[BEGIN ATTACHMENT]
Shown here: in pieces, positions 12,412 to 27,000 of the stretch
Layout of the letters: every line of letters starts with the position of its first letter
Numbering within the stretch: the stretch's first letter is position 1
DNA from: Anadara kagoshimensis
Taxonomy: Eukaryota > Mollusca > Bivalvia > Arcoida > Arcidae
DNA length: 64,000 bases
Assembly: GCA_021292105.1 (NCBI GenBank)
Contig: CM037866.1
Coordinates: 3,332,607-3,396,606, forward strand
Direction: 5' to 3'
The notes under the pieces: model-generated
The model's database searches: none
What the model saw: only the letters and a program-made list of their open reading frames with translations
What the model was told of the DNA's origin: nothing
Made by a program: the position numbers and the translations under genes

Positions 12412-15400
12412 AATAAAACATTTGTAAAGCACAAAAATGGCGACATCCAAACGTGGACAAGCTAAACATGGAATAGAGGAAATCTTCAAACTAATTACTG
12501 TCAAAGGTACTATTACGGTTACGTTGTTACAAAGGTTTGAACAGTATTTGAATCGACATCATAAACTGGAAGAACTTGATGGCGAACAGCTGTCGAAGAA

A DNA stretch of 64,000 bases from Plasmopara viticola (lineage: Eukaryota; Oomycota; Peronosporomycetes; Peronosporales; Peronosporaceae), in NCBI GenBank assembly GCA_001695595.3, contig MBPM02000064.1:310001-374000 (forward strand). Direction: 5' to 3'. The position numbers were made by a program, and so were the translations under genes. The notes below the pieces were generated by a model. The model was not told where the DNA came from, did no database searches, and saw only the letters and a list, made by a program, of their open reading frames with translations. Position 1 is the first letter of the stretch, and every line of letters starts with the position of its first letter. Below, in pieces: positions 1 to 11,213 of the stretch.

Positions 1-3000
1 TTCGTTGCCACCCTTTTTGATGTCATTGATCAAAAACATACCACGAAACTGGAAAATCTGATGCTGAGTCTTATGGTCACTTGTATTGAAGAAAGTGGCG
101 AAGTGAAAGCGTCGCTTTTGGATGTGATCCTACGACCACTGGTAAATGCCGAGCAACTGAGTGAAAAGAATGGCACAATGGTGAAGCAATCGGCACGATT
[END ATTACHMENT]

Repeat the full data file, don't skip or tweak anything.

Shown here: in pieces, positions 12,412 to 27,000 of the stretch
Layout of the letters: every line of letters starts with the position of its first letter
Numbering within the stretch: the stretch's first letter is position 1
DNA from: Anadara kagoshimensis
Taxonomy: Eukaryota > Mollusca > Bivalvia > Arcoida > Arcidae
DNA length: 64,000 bases
Assembly: GCA_021292105.1 (NCBI GenBank)
Contig: CM037866.1
Coordinates: 3,332,607-3,396,606, forward strand
Direction: 5' to 3'
The notes under the pieces: model-generated
The model's database searches: none
What the model saw: only the letters and a program-made list of their open reading frames with translations
What the model was told of the DNA's origin: nothing
Made by a program: the position numbers and the translations under genes

Positions 12412-15400
12412 AATAAAACATTTGTAAAGCACAAAAATGGCGACATCCAAACGTGGACAAGCTAAACATGGAATAGAGGAAATCTTCAAACTAATTACTG
12501 TCAAAGGTACTATTACGGTTACGTTGTTACAAAGGTTTGAACAGTATTTGAATCGACATCATAAACTGGAAGAACTTGATGGCGAACAGCTGTCGAAGAA

A DNA stretch of 64,000 bases from Plasmopara viticola (lineage: Eukaryota; Oomycota; Peronosporomycetes; Peronosporales; Peronosporaceae), in NCBI GenBank assembly GCA_001695595.3, contig MBPM02000064.1:310001-374000 (forward strand). Direction: 5' to 3'. The position numbers were made by a program, and so were the translations under genes. The notes below the pieces were generated by a model. The model was not told where the DNA came from, did no database searches, and saw only the letters and a list, made by a program, of their open reading frames with translations. Position 1 is the first letter of the stretch, and every line of letters starts with the position of its first letter. Below, in pieces: positions 1 to 11,213 of the stretch.

Positions 1-3000
1 TTCGTTGCCACCCTTTTTGATGTCATTGATCAAAAACATACCACGAAACTGGAAAATCTGATGCTGAGTCTTATGGTCACTTGTATTGAAGAAAGTGGCG
101 AAGTGAAAGCGTCGCTTTTGGATGTGATCCTACGACCACTGGTAAATGCCGAGCAACTGAGTGAAAAGAATGGCACAATGGTGAAGCAATCGGCACGATT